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Wildlife conservation technology is in a strange limbo. It can actually make good use of a lot of bleeding edge technology, but it's custom, niche, and small volume. This means it’s essentially ignored by the technology industry. For the past six months, Akiba and Jacinta have been putting together training materials on Arduino and embedded programming for wildlife conservation. The goal is to help put together shared community knowledge that can to bring forth a next generation of cross-domain wildlife researchers that understand the biology, ecology and engineering to implement or collaborate to create the specific tools conservationists need.

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Adam Benzion shared the story of ElephantEdge, an open and collaborative sustainability project, started in early 2020, that resulted in the design and shipping of the world’s most advanced elephant tracker, powered by open embedded machine learning. The software and hardware produced by ElephantEdge will be fully open-sourced on https://opencollar.io/ to enable future scaling and innovation by anyone, anywhere.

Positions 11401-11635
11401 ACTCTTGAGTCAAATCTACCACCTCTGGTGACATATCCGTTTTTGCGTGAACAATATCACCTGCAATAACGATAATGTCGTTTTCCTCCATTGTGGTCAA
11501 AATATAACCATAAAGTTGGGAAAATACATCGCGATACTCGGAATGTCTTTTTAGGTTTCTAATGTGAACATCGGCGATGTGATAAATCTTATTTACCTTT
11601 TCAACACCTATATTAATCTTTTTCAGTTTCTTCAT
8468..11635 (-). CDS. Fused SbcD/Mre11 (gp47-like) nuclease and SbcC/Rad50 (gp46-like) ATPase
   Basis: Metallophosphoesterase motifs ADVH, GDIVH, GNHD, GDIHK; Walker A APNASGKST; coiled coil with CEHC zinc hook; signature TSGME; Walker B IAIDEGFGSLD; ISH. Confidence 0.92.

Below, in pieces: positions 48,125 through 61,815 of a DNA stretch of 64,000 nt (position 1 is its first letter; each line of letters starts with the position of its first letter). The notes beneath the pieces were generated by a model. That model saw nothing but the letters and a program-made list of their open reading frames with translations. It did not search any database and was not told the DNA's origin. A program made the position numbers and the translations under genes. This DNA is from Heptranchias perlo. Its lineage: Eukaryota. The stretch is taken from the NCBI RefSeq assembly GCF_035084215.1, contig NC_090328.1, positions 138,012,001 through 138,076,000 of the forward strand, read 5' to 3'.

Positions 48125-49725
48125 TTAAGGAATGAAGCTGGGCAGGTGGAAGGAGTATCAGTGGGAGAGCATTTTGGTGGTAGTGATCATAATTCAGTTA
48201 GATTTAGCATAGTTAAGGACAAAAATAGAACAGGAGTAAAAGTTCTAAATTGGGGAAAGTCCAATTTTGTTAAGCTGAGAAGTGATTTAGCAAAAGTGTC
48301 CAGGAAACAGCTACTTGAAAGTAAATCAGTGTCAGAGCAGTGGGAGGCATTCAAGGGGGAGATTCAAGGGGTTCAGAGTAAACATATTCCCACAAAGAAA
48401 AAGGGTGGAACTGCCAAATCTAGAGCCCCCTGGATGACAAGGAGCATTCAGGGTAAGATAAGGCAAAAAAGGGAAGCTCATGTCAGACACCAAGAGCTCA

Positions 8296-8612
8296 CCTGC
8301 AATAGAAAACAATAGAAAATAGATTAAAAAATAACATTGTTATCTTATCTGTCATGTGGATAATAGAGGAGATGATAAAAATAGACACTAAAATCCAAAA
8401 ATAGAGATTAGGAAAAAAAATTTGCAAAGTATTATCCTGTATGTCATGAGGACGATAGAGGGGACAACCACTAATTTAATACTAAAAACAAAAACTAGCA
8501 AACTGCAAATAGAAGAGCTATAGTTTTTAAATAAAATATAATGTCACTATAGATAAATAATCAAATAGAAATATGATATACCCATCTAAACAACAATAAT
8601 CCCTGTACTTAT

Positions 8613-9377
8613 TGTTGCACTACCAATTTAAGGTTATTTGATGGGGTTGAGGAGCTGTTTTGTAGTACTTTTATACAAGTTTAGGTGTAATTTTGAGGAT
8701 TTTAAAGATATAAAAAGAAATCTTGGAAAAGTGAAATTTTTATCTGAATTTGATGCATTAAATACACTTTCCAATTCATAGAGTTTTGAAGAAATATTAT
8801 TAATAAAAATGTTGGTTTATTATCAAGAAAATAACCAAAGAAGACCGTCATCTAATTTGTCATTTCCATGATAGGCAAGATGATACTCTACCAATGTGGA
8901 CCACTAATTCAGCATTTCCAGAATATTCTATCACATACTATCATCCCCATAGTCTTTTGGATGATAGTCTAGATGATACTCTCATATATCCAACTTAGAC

And finally, in the spirit of hopefulness, OSHWA has announced a date and a place for next year's summit! That is not to say that it will definitely happen in person, as we learned this year. Perhaps it will be all be in person, perhaps it will be all online. Maybe it will be a hybrid of both. But whatever next year holds for us in terms of large gatherings, it is definitely worth your while to attend if you can, and to be amazed and inspired by this group of incredible minds and souls, and perhaps even cake!